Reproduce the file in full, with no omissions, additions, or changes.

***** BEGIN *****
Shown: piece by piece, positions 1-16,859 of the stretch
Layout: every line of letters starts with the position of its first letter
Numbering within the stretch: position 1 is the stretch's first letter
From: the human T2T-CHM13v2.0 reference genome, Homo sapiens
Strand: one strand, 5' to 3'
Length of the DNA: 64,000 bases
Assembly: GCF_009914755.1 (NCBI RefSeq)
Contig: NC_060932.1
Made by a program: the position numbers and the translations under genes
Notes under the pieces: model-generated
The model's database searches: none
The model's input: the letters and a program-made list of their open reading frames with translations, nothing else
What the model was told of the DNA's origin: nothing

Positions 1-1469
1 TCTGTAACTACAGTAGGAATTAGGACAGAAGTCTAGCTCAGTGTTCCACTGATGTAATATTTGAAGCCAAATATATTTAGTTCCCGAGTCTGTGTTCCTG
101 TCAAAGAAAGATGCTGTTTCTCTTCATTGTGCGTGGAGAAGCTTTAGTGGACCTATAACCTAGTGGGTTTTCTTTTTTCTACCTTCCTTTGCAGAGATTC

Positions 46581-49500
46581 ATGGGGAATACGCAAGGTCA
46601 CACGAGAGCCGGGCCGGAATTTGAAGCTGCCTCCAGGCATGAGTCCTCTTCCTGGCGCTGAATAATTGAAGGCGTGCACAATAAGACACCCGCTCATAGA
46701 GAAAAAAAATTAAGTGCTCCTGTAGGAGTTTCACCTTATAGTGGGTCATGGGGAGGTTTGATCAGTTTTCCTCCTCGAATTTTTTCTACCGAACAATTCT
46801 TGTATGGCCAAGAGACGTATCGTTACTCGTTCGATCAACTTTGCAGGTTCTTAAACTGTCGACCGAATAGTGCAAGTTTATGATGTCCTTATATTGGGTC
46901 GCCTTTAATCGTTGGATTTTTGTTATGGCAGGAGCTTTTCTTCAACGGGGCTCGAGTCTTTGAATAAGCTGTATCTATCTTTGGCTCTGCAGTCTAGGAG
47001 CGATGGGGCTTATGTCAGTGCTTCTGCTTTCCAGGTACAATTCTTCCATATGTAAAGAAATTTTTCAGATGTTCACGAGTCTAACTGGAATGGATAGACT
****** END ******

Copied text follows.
Shown: piece by piece, positions 1-16,859 of the stretch
Layout: every line of letters starts with the position of its first letter
Numbering within the stretch: position 1 is the stretch's first letter
From: the human T2T-CHM13v2.0 reference genome, Homo sapiens
Strand: one strand, 5' to 3'
Length of the DNA: 64,000 bases
Assembly: GCF_009914755.1 (NCBI RefSeq)
Contig: NC_060932.1
Made by a program: the position numbers and the translations under genes
Notes under the pieces: model-generated
The model's database searches: none
The model's input: the letters and a program-made list of their open reading frames with translations, nothing else
What the model was told of the DNA's origin: nothing

Positions 1-1469
1 TCTGTAACTACAGTAGGAATTAGGACAGAAGTCTAGCTCAGTGTTCCACTGATGTAATATTTGAAGCCAAATATATTTAGTTCCCGAGTCTGTGTTCCTG
101 TCAAAGAAAGATGCTGTTTCTCTTCATTGTGCGTGGAGAAGCTTTAGTGGACCTATAACCTAGTGGGTTTTCTTTTTTCTACCTTCCTTTGCAGAGATTC

Positions 46581-49500
46581 ATGGGGAATACGCAAGGTCA
46601 CACGAGAGCCGGGCCGGAATTTGAAGCTGCCTCCAGGCATGAGTCCTCTTCCTGGCGCTGAATAATTGAAGGCGTGCACAATAAGACACCCGCTCATAGA
46701 GAAAAAAAATTAAGTGCTCCTGTAGGAGTTTCACCTTATAGTGGGTCATGGGGAGGTTTGATCAGTTTTCCTCCTCGAATTTTTTCTACCGAACAATTCT
46801 TGTATGGCCAAGAGACGTATCGTTACTCGTTCGATCAACTTTGCAGGTTCTTAAACTGTCGACCGAATAGTGCAAGTTTATGATGTCCTTATATTGGGTC
46901 GCCTTTAATCGTTGGATTTTTGTTATGGCAGGAGCTTTTCTTCAACGGGGCTCGAGTCTTTGAATAAGCTGTATCTATCTTTGGCTCTGCAGTCTAGGAG
47001 CGATGGGGCTTATGTCAGTGCTTCTGCTTTCCAGGTACAATTCTTCCATATGTAAAGAAATTTTTCAGATGTTCACGAGTCTAACTGGAATGGATAGACT